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June 9, 2010 / Malcolm Dalebö

How to cope with clubroot

  • Clubroot is a common disease of cabbages, radishes, turnips and other plants belonging to the family Cruciferae (mustard family). 
  • It is caused by Plasmodiophora brassicae, which was once considered a slime mould but is now put in the group Phytomyxea. It has as many as nine variants. 
  • Gall formation or distortion takes place on latent roots and gives the shape of a club or spindle.
  • In the cabbage such attacks on the roots cause undeveloped heads or a failure to head at all, followed often by decline in vigor or by death. 
  • It is an important disease, affecting an estimated 10% of the total cultured area worldwide.
  • The organism produces cysts that remain in the soil until a suitable host is available to infect, starting the cycle again. 
  • The cysts can live for 8 or 9 years so normal rotations are of little use in eliminating the problem.
  • Soil may remain infected for 20 years; 


  • The first sign is a wilting of plants, especially in dry weather. 
  • The plants fail to develop well and often fail to develop a crop. 
  • Examining the roots you will notice swellings and roots that look knobbly, like advanced arthritis which is where the old colloquial name of ‘fingers and toes’ comes from.
  • Although no chemical controls are available to the gardener nowadays, the good news is that some resistant varieties are coming onto the market and more are being developed.

Non-chemical prevention
If you must continue to grow brassicas on infected land then steps to avoid introduction include:

  • good drainage
  • rotation
  • liming acid soils to a pH around 7
  • working in high levels of organic matter ensuring clean plants are used – source must be known to be free of disease (best grown at home in sterile medium)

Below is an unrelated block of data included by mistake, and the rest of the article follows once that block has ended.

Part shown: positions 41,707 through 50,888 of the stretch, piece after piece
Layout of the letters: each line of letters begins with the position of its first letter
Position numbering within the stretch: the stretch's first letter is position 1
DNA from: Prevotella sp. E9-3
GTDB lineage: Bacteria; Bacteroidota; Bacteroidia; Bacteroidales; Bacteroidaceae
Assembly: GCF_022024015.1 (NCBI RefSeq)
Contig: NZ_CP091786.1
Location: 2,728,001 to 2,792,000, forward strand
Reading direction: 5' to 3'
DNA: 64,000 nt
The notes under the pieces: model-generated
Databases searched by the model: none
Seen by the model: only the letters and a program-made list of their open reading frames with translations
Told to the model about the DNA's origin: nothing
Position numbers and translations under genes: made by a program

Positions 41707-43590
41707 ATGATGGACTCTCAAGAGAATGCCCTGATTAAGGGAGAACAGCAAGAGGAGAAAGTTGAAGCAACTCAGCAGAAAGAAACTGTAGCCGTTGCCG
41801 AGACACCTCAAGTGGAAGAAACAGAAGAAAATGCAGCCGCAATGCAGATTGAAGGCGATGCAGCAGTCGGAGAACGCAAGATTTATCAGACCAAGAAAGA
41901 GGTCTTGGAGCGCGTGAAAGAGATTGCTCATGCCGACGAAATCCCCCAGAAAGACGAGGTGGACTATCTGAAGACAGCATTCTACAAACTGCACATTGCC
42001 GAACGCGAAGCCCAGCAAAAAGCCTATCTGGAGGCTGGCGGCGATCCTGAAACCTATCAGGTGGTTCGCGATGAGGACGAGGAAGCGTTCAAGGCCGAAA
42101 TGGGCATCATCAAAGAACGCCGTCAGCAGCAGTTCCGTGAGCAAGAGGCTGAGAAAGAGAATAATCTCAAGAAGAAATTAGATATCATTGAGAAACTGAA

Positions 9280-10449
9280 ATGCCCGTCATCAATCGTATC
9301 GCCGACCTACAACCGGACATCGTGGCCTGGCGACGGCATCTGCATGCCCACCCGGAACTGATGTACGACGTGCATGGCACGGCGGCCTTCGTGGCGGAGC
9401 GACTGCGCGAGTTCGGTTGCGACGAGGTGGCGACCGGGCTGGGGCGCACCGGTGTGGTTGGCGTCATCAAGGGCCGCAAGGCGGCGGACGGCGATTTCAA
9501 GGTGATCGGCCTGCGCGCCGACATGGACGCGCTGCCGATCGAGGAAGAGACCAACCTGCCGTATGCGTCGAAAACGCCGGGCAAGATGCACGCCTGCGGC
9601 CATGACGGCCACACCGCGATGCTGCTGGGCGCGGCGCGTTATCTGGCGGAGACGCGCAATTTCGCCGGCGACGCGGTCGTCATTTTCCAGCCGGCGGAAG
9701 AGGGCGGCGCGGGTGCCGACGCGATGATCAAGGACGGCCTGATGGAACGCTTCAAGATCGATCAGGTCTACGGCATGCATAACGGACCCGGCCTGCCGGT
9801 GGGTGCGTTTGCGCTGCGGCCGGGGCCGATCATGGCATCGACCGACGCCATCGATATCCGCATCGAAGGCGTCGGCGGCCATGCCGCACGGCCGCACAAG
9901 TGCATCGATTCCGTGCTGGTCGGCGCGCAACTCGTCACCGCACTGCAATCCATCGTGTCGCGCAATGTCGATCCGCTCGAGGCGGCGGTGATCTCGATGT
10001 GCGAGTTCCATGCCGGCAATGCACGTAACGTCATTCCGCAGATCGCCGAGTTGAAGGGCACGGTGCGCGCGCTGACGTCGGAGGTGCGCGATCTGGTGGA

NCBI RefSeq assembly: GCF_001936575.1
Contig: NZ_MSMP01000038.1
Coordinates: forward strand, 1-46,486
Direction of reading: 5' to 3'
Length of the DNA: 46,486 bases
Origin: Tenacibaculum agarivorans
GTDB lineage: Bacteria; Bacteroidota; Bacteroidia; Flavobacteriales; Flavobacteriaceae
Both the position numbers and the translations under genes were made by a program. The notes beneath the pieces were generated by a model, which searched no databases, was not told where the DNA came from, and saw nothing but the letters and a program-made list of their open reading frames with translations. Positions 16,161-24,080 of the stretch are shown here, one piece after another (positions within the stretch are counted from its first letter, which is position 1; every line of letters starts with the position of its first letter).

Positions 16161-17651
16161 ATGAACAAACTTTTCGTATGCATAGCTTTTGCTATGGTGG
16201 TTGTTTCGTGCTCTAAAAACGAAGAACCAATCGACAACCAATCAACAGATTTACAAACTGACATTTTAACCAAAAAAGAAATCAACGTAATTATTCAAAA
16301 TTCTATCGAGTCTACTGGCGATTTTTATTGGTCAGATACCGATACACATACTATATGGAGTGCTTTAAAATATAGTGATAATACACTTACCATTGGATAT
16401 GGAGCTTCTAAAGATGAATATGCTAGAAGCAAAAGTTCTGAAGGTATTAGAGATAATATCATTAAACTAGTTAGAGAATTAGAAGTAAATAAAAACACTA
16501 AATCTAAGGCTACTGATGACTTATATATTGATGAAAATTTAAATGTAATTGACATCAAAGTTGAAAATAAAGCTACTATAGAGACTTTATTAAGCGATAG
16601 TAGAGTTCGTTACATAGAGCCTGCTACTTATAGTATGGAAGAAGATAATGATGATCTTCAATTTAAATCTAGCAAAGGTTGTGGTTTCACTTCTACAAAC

• boots and tools used on infected land must be thoroughly cleaned before use on clean land
  • Once infected avoid growing any brassicas except fast maturing types such as Texsel greens or cut and come again oriental seedlings. 
  • If you have no other land available, and you must grow types with a lengthy growing season, you can try sowing seed in modules, and potting up until the plants reach a height of 10cm (4″) before planting out. A root drench may also help.

Organic approach

  • As a preventative against clubroot, boil rhubarb leaves in water and pour into holes before planting seeds.
  • A variation is to drop a square inch of rhubarb leaf into the planting hole before hand.
  • Another variation is to cut a 1” cube of Rhubarb, cut into 2 equal portions and place them at the bottom of the hole into which you intend to plant your Brassica plant with the cut side up.
  • Yet another variation is to place a stick of rhubard with attached leaf on the ground between the new planys, changing them as they deteriorate.

Chemical approachs

  • Armillatox
  • Some commercial growers use agro-chemicals that are not available to the general public.
  • However, on sale to the general public, Armillatox has in the past claimed that their product would “clear out” club root & onion white rot and kill both ants & weevils. 
  • The company had to drop this claim under pressure from Brussels and the product is now called “Armillatox Patio Cleaner”.
  • It is reputed that the product sold today is exactly the same as it was when the above clubroot claims were being made. 
  • With this in mind the following quote is from the old Armillatox sales literature. 

We believe that the correct long term answer to club root is to purge the ground free of this parasite, and this can be done by drenching the soil with diluted Amillatox 50 parts of water to 1 part concentrate. If you have not been able to treat the ground prior to planting then a 100:1 dilution direct into the dibber holes plus the occasional watering at 150:1 every 3 weeks or so around the base of the plants will be beneficial. 

  • No need to lime the area as Armillatox will correct ph levels.
  • No need to use herbicides as Armillatox will sterilise weed seeds.
  • No need to fertilize as Armillatox will make up the deficiencies.

As this is a natural product made from phenols and blended in vegetable oil soap, it is completely bio-degradable, it is claimed that it will enhance the soil rather than polute it. These phenols are obtained from plant life and it is the phenols in growing plants that give them their natural resistance to disease.

  • We have not yet tried out this chemical approach, and would be interested to hear from anybody who has experience of it.

  • Jeyes Fluid
  • In the past, non-organic types have used dilutions of concentrated Tar Oil or Jeyes Fluid to treat the soil at the backend of the season.
  • Both of these products were banned a few years ago by the EU for use in the cultivation of food crops.
  • For decades Jeyes Fluid was used to sterilise the soil annually in UK greenhouses, until the EU ban.

One Comment

Leave a Comment
  1. Chin MW / Jun 14 2010 5:51 pm

    Thanks for sharing, Chin MW,

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